• Arrests for Drug Abuse Violations: Violations of State and local laws relating to the unlawful possession, sale, use, growing, manufacturing, and making of narcotic drugs. The relevant substances include: opium or cocaine and their derivatives (morphine, heroin, codeine); marijuana; synthetic narcotics (Demerol, methadone); and dangerous nonnarcotic drugs (barbiturates, Benzedrine).
  • Arrests for Liquor Law Violations: The violation of laws or ordinances prohibiting: the manufacture, sale, transporting, furnishing, possessing of intoxicating liquor; maintaining unlawful drinking places; bootlegging; operating a still; furnishing liquor to a minor or intemperate person; using a vehicle for illegal transportation of liquor; drinking on a train or public conveyance; and all attempts to commit any of the aforementioned. (Drunkenness & driving under the influence are not included in this definition.) 
  • Disciplinary Referrals for Weapon Law Violations
  • Disciplinary Referrals for Drug Abuse Violations
  • Disciplinary Referrals for Liquor Law Violations
  • Hate Crimes
  • Sex Offenses (Reporting sex offenses to a Title IX Coordinator satisfies the Clery Act reporting requirements)
  • Forcible: Any sexual act directed against another person, forcibly or against that person’s will; or not forcibly or against the person’s will where the victim is incapable of giving consent.
  • Incest: Nonforcible sexual intercourse between persons who are related to each other within the degrees wherein marriage is prohibited by law.
  • Statutory Rape: Nonforcible sexual intercourse with a person who is under the statutory age of consent (age 16 in Kentucky).  

Obligation to report suspected abuse or neglect of a minor child or abuse of a spouse

In addition, Kentucky law requires that any person who suspects that a minor child (under 18) is the victim of abuse or neglect must immediately report the suspected abuse or neglect to a local law enforcement agency or other agency authorized by statute. KRS 620.030. The UofL Police Department (852-6111) constitutes a local law enforcement agency for purposes of Kentucky’s mandatory reporting law for child abuse and neglect. Failure to report suspected abuse may result in criminal charges and/or disciplinary action.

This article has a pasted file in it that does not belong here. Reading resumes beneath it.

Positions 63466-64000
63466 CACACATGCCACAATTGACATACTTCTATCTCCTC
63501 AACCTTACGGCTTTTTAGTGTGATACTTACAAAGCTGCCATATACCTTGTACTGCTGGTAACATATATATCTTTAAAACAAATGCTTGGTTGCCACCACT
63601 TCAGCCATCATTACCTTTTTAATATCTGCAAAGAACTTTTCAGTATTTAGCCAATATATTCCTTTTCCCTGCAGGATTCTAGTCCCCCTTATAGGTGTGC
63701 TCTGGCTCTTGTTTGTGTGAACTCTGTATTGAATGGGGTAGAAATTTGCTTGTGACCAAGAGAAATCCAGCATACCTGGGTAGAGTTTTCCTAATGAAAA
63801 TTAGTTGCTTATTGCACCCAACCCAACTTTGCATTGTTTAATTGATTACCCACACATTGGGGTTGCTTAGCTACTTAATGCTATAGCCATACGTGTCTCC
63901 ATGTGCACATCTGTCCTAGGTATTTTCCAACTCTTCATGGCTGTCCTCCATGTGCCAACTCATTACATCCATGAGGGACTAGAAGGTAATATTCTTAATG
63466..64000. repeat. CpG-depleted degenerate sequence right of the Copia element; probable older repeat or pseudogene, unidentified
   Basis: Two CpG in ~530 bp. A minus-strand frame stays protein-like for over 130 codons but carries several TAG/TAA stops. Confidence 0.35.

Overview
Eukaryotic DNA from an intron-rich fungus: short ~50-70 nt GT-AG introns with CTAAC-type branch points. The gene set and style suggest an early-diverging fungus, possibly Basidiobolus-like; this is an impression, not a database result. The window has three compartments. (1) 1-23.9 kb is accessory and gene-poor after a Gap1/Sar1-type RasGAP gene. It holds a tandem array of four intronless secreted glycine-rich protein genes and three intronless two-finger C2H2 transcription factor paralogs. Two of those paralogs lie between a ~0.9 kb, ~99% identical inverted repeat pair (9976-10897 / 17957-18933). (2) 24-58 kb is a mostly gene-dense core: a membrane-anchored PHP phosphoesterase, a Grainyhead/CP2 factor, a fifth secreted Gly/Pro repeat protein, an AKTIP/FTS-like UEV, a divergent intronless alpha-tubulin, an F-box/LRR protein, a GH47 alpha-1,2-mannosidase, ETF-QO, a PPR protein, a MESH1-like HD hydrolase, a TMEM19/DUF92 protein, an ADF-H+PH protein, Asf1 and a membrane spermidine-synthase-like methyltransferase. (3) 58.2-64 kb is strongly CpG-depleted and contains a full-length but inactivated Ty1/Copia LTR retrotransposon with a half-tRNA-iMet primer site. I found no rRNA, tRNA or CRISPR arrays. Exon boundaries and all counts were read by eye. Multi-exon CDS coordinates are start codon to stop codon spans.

Kentucky law also requires that any person who suspects that a person is a victim of spousal abuse must also immediately report this information to the appropriate agency. KRS 209A.030. The University Police Department can be reached at 852-6111 for purposes of such reports. 

Non-discrimination obligations regarding student pregnancy

Discrimination based on pregnancy (including failure to reasonably accommodate a student’s pregnancy and/or complications related thereto and any related medical care) is a form of sex-based discrimination, which Title IX prohibits. 

While students desiring accommodations necessitated by pregnancy are encouraged to bring their needs to the attention of their instructors as promptly as circumstances permit, students or faculty who have questions or concerns in this regard may contact the office of the Title IX Coordinator (502-852-5787) for assistance.  In some instances, the Coordinator, aided by staff of the office of the Dean of Students (502-852-5787), is able to facilitate resolutions that balance UofL’s obligation to reasonably accommodate student pregnancy while preserving the academic integrity of the courses and academic programs in question.

Non-Retaliation/Non-Retribution Policy 

The  purpose  of  this  policy  is  to  encourage  and  enable  good-faith  reports  by  University employees of observed or suspected misconduct or noncompliance with law or with University policies and procedures without fear of retaliation or retribution.